- Model soldiers 24/11/2017
- Why randomness and free-will are not comparable 21/11/2017
- Dennis Venema on God and Intelligent Design 19/11/2017
- Genealogical Adam and Reformed theology 17/11/2017
- Allegations of Sneaky Machinations at BioLogos and Discovery: Overreaction on Both Sides 15/11/2017
Category Archives: Theology
For some reason, Bilbo started a thread on BioLogos directed at me, in which (as far as I can tell) he argues basically, “If God can create free wills that make decisons without reference to him, why could he not create random processes that similarly cause things without reference to him?” Many cans of worms open because of that, which you can read about on that thread. Here I just want to deal in more depth than is possible there on the question of whether the comparison between free-will and randomness is actually a valid one. I suspect it isn’t, except at the most superficial level.
In a current BioLogos discussion, Dennis Venema writes this: “I see evolution as God’s design for creating life, plate tectonics as his design for making continents, gravity as his design for making solar systems, and so on. I just don’t think the place to look for design is where “natural” explanations have not yet been worked out. I think it’s all designed.” This is most interesting. It is nearly exactly the view set forth in Michael Denton’s Nature’s Destiny (1998). This book has been known to Dennis, and to all BioLogos columnists and management, for nearly two decades, yet not one of them has had a good thing to say … Continue reading
It’s my impression (which admittedly may be mistaken) that the Reformed churches in America, at least, find it hard to avoid agnosticism on matters of creation and origins. Or when they don’t, they find it theologically necessary to cut across what they see as the current opinions of science, leading to a degree of cognitive dissonance. They’re not unique in that, of course – some Evangelical theology nowadays seem to be based on cognitive dissonance as a virtue.
… or how streptomycin proves, or disproves, God I’m still interested in showing how God appears to be hidden in the workings of the world more because the prevailing materialist worldview is blind to him than because he is intrinsically invisible. There was a long (and ongoing) discussion on BioLogos recently based on a case-study I gave of a healing in response to prayer. I could have perhaps sorted the materialists (believing as well as unbelieving) from the atheists better by choosing a less “religious” example, such as the kind of phenomena pretty familiar in everyday life, but absolutely verboten in serious discourse, such as premonitions, knowledge of being watched … Continue reading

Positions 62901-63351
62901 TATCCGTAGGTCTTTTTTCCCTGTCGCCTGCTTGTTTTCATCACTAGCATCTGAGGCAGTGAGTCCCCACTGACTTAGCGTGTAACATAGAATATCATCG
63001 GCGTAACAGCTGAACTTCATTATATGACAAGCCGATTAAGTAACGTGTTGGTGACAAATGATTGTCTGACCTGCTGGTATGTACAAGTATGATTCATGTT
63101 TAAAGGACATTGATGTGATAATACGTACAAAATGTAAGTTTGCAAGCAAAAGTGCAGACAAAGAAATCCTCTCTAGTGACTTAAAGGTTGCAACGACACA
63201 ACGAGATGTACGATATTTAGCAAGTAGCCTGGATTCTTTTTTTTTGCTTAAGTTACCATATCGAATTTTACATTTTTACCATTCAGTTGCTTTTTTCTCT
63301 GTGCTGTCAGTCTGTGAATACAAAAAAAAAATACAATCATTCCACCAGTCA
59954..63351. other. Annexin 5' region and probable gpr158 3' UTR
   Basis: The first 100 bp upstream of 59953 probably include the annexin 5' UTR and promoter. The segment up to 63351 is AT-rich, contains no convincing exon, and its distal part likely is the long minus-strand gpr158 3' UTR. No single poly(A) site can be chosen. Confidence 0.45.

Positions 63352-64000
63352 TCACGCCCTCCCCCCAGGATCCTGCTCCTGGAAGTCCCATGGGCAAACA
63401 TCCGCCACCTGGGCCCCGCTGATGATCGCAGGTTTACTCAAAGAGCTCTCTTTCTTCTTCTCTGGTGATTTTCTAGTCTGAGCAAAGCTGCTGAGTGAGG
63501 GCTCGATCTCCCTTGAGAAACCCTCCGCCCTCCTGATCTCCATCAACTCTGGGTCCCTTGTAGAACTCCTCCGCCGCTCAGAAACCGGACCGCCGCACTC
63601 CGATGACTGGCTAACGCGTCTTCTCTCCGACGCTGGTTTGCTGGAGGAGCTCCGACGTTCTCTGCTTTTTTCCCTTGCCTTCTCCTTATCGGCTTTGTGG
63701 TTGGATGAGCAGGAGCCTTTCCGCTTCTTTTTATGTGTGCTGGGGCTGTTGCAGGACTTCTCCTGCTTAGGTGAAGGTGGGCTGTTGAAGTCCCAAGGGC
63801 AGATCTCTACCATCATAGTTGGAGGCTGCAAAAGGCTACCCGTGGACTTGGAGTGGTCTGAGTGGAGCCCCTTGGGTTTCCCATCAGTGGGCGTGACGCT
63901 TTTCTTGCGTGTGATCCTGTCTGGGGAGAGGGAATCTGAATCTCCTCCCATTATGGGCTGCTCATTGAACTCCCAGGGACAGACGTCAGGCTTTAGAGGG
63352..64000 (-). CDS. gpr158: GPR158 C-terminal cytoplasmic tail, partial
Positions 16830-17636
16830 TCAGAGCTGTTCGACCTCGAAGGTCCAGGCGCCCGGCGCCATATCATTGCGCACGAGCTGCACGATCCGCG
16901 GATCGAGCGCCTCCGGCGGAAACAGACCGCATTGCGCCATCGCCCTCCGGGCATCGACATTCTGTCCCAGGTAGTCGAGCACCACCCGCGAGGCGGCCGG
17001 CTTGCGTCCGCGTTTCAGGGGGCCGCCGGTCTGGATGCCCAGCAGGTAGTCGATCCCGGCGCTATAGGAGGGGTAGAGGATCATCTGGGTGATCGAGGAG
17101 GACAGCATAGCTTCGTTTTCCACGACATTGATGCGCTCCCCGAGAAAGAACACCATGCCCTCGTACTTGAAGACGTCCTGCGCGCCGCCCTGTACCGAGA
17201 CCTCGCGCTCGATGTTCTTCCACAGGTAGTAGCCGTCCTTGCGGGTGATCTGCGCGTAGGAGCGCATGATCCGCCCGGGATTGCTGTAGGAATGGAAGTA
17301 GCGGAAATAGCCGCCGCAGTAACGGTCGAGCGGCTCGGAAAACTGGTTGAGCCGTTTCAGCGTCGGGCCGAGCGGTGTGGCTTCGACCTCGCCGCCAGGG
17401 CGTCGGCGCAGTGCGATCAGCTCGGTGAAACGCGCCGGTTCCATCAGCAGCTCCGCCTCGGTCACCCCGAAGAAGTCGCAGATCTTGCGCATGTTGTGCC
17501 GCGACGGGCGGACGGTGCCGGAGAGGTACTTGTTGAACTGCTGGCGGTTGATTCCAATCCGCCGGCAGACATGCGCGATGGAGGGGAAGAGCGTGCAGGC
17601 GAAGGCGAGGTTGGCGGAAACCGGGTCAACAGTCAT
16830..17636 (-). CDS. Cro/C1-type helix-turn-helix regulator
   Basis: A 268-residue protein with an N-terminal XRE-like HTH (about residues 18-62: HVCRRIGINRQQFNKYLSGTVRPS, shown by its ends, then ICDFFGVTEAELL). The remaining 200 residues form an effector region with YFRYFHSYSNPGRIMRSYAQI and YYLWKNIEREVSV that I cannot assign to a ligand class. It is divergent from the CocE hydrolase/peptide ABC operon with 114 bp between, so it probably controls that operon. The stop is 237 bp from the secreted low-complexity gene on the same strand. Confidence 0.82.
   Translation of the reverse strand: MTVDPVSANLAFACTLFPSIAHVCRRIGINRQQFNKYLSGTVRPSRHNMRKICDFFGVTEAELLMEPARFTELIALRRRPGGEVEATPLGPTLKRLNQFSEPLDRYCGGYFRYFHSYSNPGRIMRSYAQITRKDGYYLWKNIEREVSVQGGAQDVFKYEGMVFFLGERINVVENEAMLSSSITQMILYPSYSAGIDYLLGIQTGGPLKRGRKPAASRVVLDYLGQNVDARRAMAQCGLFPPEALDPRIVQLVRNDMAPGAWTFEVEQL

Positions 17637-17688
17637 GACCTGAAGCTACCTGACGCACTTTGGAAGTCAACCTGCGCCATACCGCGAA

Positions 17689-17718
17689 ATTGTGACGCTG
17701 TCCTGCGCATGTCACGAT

Since I considered “heaven and earth” in the recent series, in relation to the deliberate parallels between the Genesis 1 “cosmic temple” and Israel’s tabernacle and temple, it’s interesting to muse on how the ancient Hebrews thought about “heaven”.
This is by way of being an appendix to the main conclusions I’ve drawn in previous posts about the possible implications for human origins of seeing Adam, in the context of Genesis, as proto-Israel, yet also as a real and historical (not fictional) archetype. I’ve suggested that we should distinguish the whole race of mankind, created in Genesis 1, from Adam as one member of that race, chosen to become the forerunner of a new kind of relationship with God as Yahweh, analogous to the calling from the generality of humanity of Abraham, or of Israel the nation, or of those born again into Christ. But someone may ask if … Continue reading
At this point in the series, let’s move on to consider the world outside Eden, and perhaps before Eden, by summarising what I’ve already concluded from adopting the “compositional strategy” of the Pentateuch or Torah proposed by John Sailhamer, and applied to the beginning of Genesis by Seth Postell. I put this overview in list form in the previous post, so please refresh your memory there if you need to.
In the last post I tried to show the overall thematic “plot” inherent in the Pentateuch or Torah, which John Sailhamer calls its “compositional strategy”. This makes the foundation-document of Israel a narrative of linked themes, which I will list below the fold.
Around thirty five years ago I noticed something very significant in the book of Deuteronomy (during an uninspiring church Bible study, as it happens), which I’d never heard of before and have seldom come across from others since. It’s in ch.5, in which Moses, addressing Israel on the border of the promised land after their wilderness wanderings, restates the Ten Commandments of the Sinai covenant, and says: Hear, Israel, the decrees and the laws I declare in your hearing today. Learn them and be sure to follow them. The Lord our God made a covenant with us at Horeb. It was not with our ancestors that the Lord made this … Continue reading
In my last post I wrote about Seth Postell’s work on the clear typological role of Adam, in relation to the over-arching message of the Pentateuch and, indeed, the whole Hebrew Bible. This message turns out to be the failure of Israel to keep the Covenant, their subsequent exile, and the promise of restoration through the coming prophet/king who would become known as Messiah. Adam’s history is closely parallel to this. I hinted that this makes Paul’s teaching on the parallelism of Jesus with Adam, as the one who succeeded where both Israel and Adam failed, a continuation of a mainstream biblical theme, and not just a convenient illustration of … Continue reading